Tuesday, 30 November 2010

Keys to Success: People, Process, Technology

This blog is focused upon best practice for software development - typically using SAS software. It can sometimes seem like an eclectic mix of stuff, but there are an awful lot of things that contribute to making great software. But think about it, it's not just about making great software. Most of us have discovered that building a great new software tool will not always produce a successful project outcome. The saying "a fool with a tool is still a fool" springs to mind. The tool is only as good as the Processes that wrap around it. Taking it a stage further, the Processes are only as good as the People that use them.

People, Process, Technology - PPT

The most important factor is People; get this right and the rest will follow. You need to be sure that the users of your new, shiny SAS system are properly trained in all aspects of the system and have the appropriate professional skills, experience and qualifications too. For example, making the most effective use of SAS's data mining technology requires data mining skills, not just a knowledge of what the buttons and menus offer.

Beyond people, Process is crucial. You need to build and document your business processes and workflows before you get into detailed design of your technology, else you'll end-up with the tail wagging the dog! Train your people on your new processes, but be sure to involve them in the development of those processes in order to get their buy-in.

But, what is a business process? Put simply, it's a sequence of activities, started by a trigger event, and ending in a defined output and/or output, with specified steps performed by specified people/roles. Some examples would include:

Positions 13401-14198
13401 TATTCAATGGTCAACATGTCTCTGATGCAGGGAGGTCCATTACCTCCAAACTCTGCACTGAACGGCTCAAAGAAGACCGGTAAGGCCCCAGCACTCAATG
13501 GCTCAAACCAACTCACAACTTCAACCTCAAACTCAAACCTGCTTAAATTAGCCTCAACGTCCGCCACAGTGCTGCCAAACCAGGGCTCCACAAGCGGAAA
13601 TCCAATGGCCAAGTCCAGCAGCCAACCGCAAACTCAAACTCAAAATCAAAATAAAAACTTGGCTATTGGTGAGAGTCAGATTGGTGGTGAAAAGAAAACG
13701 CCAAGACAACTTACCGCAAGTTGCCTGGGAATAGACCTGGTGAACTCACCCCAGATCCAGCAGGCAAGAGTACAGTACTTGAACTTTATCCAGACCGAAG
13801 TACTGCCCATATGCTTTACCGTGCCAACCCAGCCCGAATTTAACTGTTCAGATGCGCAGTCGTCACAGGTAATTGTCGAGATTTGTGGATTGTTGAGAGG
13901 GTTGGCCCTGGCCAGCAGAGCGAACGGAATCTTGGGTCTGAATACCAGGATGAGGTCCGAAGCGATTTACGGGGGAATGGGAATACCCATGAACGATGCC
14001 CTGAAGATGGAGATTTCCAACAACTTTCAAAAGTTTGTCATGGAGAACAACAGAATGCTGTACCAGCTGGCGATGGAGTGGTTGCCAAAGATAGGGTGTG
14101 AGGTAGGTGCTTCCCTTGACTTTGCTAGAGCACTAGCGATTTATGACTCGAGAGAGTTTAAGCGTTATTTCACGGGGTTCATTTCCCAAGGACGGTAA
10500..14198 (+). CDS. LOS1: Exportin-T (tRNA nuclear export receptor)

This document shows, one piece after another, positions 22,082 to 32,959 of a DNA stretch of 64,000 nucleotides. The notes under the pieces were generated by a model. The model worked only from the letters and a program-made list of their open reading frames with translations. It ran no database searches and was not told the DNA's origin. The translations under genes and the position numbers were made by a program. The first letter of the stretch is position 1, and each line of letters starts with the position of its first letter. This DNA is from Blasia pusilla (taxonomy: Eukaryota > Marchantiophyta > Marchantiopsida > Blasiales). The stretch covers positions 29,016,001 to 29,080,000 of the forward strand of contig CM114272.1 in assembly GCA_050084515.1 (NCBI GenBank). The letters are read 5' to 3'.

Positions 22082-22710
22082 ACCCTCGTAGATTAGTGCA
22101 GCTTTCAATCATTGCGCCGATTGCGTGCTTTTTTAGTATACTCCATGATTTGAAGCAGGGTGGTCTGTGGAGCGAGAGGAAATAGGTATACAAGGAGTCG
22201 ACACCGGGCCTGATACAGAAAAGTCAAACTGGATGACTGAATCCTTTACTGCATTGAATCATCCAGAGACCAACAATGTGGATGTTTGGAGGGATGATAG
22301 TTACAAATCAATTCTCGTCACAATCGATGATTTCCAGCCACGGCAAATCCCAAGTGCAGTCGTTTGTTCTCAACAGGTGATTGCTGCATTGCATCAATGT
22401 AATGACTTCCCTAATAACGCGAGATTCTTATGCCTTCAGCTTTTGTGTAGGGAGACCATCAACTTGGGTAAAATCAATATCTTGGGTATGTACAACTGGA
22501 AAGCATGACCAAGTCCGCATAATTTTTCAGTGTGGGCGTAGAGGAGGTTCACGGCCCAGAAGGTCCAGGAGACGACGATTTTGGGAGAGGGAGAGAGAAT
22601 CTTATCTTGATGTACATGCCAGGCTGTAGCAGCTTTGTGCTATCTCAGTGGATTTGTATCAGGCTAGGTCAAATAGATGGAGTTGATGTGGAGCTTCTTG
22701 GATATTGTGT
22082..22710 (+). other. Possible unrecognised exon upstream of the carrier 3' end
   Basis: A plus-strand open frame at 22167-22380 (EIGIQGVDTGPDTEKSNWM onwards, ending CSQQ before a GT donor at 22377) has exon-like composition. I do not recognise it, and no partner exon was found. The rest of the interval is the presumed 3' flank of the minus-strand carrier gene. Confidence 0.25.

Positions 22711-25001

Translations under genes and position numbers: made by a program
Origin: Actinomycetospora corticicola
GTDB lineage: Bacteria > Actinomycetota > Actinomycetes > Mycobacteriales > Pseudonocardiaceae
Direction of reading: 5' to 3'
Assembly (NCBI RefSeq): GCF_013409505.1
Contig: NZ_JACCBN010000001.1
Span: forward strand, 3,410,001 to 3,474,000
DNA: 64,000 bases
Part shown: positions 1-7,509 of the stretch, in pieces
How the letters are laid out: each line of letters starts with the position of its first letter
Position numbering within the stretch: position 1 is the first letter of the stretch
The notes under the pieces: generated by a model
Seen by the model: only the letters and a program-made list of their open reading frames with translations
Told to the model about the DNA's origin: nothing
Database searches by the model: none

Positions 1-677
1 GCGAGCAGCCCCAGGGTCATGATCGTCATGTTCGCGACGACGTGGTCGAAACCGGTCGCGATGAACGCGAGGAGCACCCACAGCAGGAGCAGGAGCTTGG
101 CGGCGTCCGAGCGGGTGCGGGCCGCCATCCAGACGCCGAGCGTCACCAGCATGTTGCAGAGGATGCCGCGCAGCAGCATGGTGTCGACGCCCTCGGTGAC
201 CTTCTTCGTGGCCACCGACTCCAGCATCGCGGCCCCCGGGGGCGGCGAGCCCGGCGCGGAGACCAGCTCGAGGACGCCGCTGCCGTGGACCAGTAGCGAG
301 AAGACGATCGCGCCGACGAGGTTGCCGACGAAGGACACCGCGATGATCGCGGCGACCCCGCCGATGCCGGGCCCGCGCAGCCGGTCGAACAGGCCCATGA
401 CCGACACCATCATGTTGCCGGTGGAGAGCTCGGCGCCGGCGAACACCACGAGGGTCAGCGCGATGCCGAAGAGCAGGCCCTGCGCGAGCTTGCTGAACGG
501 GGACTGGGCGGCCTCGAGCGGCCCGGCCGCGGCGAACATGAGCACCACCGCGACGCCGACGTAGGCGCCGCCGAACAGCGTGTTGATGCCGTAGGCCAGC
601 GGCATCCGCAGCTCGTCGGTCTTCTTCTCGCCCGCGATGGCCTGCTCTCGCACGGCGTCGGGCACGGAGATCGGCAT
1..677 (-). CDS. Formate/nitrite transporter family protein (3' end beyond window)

Process#1: Produce new churn report
Trigger: Request from head of marketing
Output: New, scheduled churn report delivered to information delivery portal

Process#2: Credit score a potential new loan customer
Trigger: Potential customer telephones call centre
Output: Accept/reject potential customer's request for a loan
You need to define processes for a variety of aspects of your system, not just the business outputs. Make sure you have processes that cover support and administration too. Earlier this year I did a post-implementation review of a multi-million pound SAS analytics platform whose development had focused on technology and pushed people and processes to the side. The first few weeks after go-live had been very painful for users, IT and sponsors alike. Seeing the problems, everybody had pitched-in and had stabilised the system such that it could be used productively, but the post-implementation review warned that the system would not remain stable if  proper processes were not put in place quickly.

Some of the things highlighted in the post-implementation review were:

  • No data governance model, including an absence of data ownership/stewardship/custodianship, and an absence of a strategy for dealing with data quality and data loading issues
  • No change control processes for handling new groups of users, requests for new data sources, etc
  • No defined support processes specifying single points of contact for key areas

At its simplest, you can document a process as a series of steps, with one or more trigger events, with inputs and outputs for each step, with named people or job roles for each step. Swim lane diagrams are often used to document this information. Start by capturing the big steps in the process, then drill into the detail.

Ignore processes and people at your peril: the success of your project depends on them far more than the technology!